Intel shortages, weak-ass consumer spending, 'peak' Win10 refresh. No, global PC market didn't grow in Q1

Down in EMEA, US, Latin America, APAC. Aw bless... Top 3 vendors profited from small fry's pain, though

The Intel CPU supply constraints came home to roost in calendar Q1 as global PC sales shrank: only the top three largest manufacturers reported any growth after they muscled to source as many chips as they could.

According to Gartner, shipments into channels – distributors and retailers – fell 4.6 per cent in the three months to 58.5 million units. Or, put another way, some 2.85 million fewer machines were funnelled into the supply chain than a year earlier.

"The supply constraints affected the vendor competitive landscape as leading vendors had better allocation of chips and also began sourcing alternative CPUs from AMD," said Mikako Kitagawa, senior principal analyst at the research house.

Market leader Lenovo managed the biggest shipment expansion, jumping 6.9 per cent to 13.19 million PCs, giving it 22.5 per cent share of the total market. It benefited from the inclusion of PC sales from Fujitsu, following the joint venture formed last year.

In second, HP Inc grew just 0.8 per cent to 12.83 million, taking 21.9 per cent market share, helped by an uplift in desktop sales and a "small increase in EMEA" but reported a "decline in all other regions," said Gartner.

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Over at newly public Dell, sales edged up 1.5 per cent to 9.989 million units, accounting for 17.6 per cent of all PCs sold globally. This was the fifth straight quarter Dell has grown. Desktops were a boon, and shipments were up in EMEA, Japan and Latin America.

Kitigawa said those three badass PC builders – whose kit now accounts for 61.5 per cent of all shipments – were up after ruling 56.9 per cent of shipments a year earlier. The trio grew "despite the supply constraint by focusing on their high-end products and taking share from small vendors that struggled to secure CPUs".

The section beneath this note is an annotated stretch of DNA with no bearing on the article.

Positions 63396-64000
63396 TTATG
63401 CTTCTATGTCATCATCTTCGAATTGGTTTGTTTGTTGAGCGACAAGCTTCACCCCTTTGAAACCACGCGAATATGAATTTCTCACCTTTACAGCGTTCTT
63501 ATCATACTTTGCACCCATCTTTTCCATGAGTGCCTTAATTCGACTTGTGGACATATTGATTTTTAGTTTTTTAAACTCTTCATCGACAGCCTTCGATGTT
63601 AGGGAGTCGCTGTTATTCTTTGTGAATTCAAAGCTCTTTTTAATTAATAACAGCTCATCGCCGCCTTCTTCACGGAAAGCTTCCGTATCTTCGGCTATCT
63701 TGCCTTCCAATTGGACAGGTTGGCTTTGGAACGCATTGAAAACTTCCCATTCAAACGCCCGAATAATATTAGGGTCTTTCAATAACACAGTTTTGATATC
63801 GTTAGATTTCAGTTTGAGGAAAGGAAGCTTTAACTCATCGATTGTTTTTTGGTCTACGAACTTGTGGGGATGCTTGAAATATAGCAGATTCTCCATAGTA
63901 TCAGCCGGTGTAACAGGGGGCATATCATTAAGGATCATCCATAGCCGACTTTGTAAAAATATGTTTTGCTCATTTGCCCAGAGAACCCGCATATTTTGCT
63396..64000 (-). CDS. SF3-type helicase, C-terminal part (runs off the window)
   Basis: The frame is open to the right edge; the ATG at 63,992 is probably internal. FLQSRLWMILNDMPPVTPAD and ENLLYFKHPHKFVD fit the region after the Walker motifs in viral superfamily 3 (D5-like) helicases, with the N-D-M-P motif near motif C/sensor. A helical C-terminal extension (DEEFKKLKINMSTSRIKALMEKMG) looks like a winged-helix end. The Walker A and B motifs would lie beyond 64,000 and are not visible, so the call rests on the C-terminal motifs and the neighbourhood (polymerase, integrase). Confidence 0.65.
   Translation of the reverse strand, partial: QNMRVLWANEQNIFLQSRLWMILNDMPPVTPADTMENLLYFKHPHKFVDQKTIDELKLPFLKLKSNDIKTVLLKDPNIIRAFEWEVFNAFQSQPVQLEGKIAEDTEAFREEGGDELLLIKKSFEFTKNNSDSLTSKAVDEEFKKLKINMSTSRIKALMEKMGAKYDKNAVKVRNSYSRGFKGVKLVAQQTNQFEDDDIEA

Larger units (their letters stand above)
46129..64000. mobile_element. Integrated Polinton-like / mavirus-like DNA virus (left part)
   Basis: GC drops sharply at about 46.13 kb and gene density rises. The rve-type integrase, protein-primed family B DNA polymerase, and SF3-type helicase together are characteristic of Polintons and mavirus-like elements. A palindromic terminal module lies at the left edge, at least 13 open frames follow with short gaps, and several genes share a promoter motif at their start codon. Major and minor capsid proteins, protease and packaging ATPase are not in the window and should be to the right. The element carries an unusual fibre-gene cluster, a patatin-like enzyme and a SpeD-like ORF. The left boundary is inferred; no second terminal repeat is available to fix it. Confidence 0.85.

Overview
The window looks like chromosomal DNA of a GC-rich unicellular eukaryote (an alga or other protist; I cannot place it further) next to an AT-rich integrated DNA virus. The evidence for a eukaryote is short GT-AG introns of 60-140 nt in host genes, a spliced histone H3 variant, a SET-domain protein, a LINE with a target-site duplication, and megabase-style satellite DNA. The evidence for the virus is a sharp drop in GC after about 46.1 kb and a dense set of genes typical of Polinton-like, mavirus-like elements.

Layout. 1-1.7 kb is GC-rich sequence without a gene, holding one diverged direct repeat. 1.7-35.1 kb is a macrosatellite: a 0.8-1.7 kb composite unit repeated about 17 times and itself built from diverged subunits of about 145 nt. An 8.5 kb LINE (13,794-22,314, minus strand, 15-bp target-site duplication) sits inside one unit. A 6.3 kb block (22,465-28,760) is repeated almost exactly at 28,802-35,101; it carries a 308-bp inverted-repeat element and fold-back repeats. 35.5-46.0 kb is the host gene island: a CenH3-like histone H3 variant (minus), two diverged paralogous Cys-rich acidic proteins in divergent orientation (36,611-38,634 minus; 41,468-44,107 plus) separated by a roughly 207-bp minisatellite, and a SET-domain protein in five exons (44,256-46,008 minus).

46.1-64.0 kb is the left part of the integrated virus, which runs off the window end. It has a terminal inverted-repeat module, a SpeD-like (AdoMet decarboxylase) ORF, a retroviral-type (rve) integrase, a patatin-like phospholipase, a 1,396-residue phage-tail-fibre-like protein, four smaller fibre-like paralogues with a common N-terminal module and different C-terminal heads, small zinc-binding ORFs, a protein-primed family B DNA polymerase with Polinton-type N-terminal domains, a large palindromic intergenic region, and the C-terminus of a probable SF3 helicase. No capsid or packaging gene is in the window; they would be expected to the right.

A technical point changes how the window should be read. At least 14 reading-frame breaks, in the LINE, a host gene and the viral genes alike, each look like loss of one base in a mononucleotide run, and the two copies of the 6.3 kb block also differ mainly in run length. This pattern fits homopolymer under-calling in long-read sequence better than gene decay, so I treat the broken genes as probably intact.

"Moreover, the constraints resulted in the top vendors shifting their product mix to the high-end segments in order to deal with the constraint – which, along with favourable component price trends, should boost profit margins," she added.

Fourth-placed Apple shrank 2.5 per cent to 3.97 million units, Asus was down 7.3 per cent to 3.6 million, Acer was down 13.2 per cent to 3.32 million, and the Other section was down 20.9 per cent to 11.6 million.

Consumer sales "remained weak" versus a year ago, said Gartner – mirroring the situation in the UK during January and February, as The Reg revealed recently.

The business sector, however, was still aided to some extent by the Windows 10 refresh, though a slowdown in mobile PC sales could indicate the buying cycle has "nearly peaked".

Sales in the US declined 6.3 per cent to 11.02 million, were down 2.2 per cent in EMEA to 18 million units, down 5.1 per cent on Asia Pacific to 20.1 million, and down 16.6 per cent in Latin America. Only Japan recorded growth, up 6.8 per cent. ®

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